Tag Info

Hot answers tagged

21

You can use brace expansions: convert -trim -density 400 this_is_a_very_long_filename_of_my_pdf_file.{pdf,png}


9

The best way to do this is a Dynamic Range Compressor. Audacity has one built-in, under "Filters->Compressor." This is, essentially, a program that removes the range between quiet sounds and loud sounds. It's surprisingly easy to use. Set the "Threshold" value to something very low. Set the "Noise floor" to around -30DB. Set the ratio to a very high ...


5

If you always use the same command with small variations (such as the file name), you can write a function: pdf2png() { convert -trim -density 400 "$1" "$1:r.png" } (this function is specific to zsh), and for each file your_file.pdf you want to convert: pdf2png your_file.pdf Note 1: You can write the same kind of function for other shells, but this is ...


4

From the ping manpage (emphasis mine): When the specified number of packets have been sent (and received) or if the program is terminated with a SIGINT, a brief summary is displayed. Shorter current statistics can be obtained without termination of process with signal SIGQUIT. So this will work if you're fine with your stats being slightly less ...


4

This call to mogrify will create a new png file instead of overwriting the pdf - hopefully ;) mogrify -trim density 400 -format png th*.pdf for th*.pdf use the aprropriate number of characters to select the right file or better tab completion until you have the full name. This way you can make an alias to the whole command up to the png parameter.


4

The curses program tabs will allow you to change what the terminal believes to be the width of a ^I. This would make a simple script tabs -4 cat "$@" tabs -8 However, the processing of tab characters on terminals is notoriously wonky and I'm of the impression that you should never mess with them. I suggest using expand as in: expand -4 "$@" which is ...


4

You started writing a string literal: everything between ' and the next ' is treated as a single "thing" by the shell, including newlines, spaces, and any other characters. Here you wrote a string containing two newlines. That meant that the first thing on the line was \n\n (two newlines). Because the first thing on a line is always the command to run, the ...


3

You can pass the [[:blank:]] character class to tr to delete spaces and tabs but retain newlines <file tr -d '[[:blank:]]'


3

You should be able to use tr, but not as specified on the page your link points to as that includes the removal of newline and carriage return. What you should do is: tr -d " \t" < infile.txt > outfile.txt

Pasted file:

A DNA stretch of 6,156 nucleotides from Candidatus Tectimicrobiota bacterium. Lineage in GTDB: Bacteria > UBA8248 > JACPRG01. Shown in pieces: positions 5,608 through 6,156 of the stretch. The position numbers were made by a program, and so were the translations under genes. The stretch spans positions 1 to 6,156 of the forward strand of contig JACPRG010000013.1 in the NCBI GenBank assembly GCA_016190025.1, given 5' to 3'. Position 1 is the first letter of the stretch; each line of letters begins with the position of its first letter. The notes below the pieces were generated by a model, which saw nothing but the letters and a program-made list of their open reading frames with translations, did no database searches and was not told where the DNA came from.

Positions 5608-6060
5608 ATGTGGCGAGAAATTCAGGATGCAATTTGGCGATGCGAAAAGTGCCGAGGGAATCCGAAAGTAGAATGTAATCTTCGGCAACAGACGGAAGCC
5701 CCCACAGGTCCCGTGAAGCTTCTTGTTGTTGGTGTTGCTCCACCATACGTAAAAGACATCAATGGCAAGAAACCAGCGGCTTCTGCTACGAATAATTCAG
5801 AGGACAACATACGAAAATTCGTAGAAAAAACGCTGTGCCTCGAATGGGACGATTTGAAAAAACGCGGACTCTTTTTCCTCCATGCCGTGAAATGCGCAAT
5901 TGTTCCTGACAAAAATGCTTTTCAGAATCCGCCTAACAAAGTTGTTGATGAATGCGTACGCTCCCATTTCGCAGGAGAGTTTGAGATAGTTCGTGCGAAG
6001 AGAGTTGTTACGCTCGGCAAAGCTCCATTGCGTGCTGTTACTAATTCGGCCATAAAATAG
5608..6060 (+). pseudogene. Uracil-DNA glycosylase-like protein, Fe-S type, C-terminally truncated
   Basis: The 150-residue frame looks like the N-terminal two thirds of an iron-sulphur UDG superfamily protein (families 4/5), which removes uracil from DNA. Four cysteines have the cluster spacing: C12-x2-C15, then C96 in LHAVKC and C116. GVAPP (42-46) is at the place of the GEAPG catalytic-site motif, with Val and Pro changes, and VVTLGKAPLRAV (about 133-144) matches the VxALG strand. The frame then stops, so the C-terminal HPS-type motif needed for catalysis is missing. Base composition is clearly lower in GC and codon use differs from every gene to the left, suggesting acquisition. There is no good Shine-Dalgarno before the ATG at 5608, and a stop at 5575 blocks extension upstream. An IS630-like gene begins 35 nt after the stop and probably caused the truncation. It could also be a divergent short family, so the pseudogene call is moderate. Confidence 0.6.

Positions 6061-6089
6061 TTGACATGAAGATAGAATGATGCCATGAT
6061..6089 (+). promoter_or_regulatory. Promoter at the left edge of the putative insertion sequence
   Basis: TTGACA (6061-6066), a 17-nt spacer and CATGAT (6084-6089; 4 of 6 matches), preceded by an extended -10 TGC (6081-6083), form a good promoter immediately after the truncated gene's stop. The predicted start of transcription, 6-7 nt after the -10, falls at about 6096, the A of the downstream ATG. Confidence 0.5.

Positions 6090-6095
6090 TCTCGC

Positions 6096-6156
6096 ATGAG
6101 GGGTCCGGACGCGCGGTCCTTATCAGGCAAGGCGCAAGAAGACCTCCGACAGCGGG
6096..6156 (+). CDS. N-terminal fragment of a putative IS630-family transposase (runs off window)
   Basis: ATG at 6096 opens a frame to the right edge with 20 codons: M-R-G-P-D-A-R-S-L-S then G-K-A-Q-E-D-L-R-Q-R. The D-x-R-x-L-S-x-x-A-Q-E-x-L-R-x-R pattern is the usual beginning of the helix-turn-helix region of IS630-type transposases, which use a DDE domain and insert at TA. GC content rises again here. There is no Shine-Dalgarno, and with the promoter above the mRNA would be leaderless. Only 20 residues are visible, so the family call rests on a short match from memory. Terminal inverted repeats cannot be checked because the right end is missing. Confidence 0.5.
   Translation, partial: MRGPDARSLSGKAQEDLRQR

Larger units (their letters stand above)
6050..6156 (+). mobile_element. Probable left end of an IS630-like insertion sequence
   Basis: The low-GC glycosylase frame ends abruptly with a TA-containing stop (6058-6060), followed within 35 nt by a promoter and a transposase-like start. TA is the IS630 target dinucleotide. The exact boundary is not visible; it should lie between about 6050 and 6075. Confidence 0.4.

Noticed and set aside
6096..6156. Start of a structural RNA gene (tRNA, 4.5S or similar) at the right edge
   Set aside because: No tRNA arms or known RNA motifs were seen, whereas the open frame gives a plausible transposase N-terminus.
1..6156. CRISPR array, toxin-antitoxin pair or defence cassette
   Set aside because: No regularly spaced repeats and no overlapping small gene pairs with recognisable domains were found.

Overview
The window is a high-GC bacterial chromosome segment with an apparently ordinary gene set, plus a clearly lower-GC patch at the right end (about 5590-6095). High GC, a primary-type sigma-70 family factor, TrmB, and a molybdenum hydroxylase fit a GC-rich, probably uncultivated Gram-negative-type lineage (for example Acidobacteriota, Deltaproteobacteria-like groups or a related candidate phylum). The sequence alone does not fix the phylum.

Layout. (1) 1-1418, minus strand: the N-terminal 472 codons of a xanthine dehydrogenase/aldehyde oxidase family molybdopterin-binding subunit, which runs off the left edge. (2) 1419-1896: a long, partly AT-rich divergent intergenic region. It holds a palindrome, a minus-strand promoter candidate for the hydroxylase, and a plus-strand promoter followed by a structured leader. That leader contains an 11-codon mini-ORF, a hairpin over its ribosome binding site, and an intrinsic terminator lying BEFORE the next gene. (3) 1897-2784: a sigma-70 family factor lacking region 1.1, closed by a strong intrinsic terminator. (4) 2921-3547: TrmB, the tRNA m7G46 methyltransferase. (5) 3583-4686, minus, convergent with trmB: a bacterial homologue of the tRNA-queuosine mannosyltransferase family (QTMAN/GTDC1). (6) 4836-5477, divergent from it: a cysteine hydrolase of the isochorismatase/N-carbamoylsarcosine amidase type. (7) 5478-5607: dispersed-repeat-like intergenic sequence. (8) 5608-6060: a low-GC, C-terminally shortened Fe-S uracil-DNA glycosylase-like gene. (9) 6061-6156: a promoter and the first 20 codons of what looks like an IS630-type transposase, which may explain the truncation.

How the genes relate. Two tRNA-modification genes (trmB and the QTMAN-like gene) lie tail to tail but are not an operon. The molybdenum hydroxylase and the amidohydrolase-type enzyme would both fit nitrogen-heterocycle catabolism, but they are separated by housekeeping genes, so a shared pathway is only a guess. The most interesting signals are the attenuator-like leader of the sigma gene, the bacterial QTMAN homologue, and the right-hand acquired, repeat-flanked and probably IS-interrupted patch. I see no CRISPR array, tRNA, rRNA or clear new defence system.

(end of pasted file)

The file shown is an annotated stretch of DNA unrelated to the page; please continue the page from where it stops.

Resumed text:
3

You can use info command to know more details about any command in coreutils. Here is some portion in info ls, explain the -l option: `-l' `--format=long' `--format=verbose' In addition to the name of each file, print the file type, file mode bits, number of hard links, owner name, group name, size, and timestamp (*note Formatting file ...


3

Consider using variables to store your filenames. They autocomplete too: f="this_is_a_very_long_filename_of_my_pdf_file" convert -trim -density 400 "$f.pdf" "$f.png" I use quotes because sometimes spaces bite. Significant benefits of this are: You can perform further operations with the value in $f, knowing it points to the right file It is the ...


2

A direct way to do it: vim ~/.bashrc && source $_ You can make an alias: alias vimbashrc='vim ~/.bashrc && source $_' This works in bash or zsh. In other shell, you must explicit name .bashrc to source to make it work: alias vimbashrc='vim ~/.bashrc && source ~/.bashrc'


1

sudo yum install foo will look for foo in the package repositories and install it if it exists. Sometimes the name of packages is not obvious, so you may want to use yum search foo to see if there are any packages available pertaining to "foo". man yum will give you some details about the packaging program.


1

With bash 4 mapfile -t <list paste "${MAPFILE[@]}" | column -s $'\t' -t for the paste {list}/PQR/A/sum version of the question mapfile -t <list paste "${MAPFILE[@]/%//PQR/A/sum}" | column -s $'\t' -t


1

If all your files is in single directory, just use: paste * | column -s $'\t' -t If you have a list file contains all files, and each file name in one line, does not have special characters like space, you can try: paste $(printf "%s " $(cat list)) | column -s $'\t' -t Updated With your updated information, you can try: paste */PQR/A/sum | column -s ...


1

Using brace expansion cannot be beaten for this special example. However, a little more flexible is the zle widget copy-prev-shell-word, which does what it's name suggests and is handy if you want a similar argument as the previous, which cannot systematically derived from it. Bind the widget e.g. to CTRL+W: bindkey '^W' copy-prev-shell-word If you are ...


1

You can also use History Expansion to refer to words on the current command line: convert -trim -density 400 this_is_a_very_long_filename_of_my_pdf_file.pdf !#:$:r.png Event designator !# refers to the command line typed so far Word designator $ indicates the last word (before the expansion) Modifier r removes the file extension. This also marks the end ...



Only top voted, non community-wiki answers of a minimum length are eligible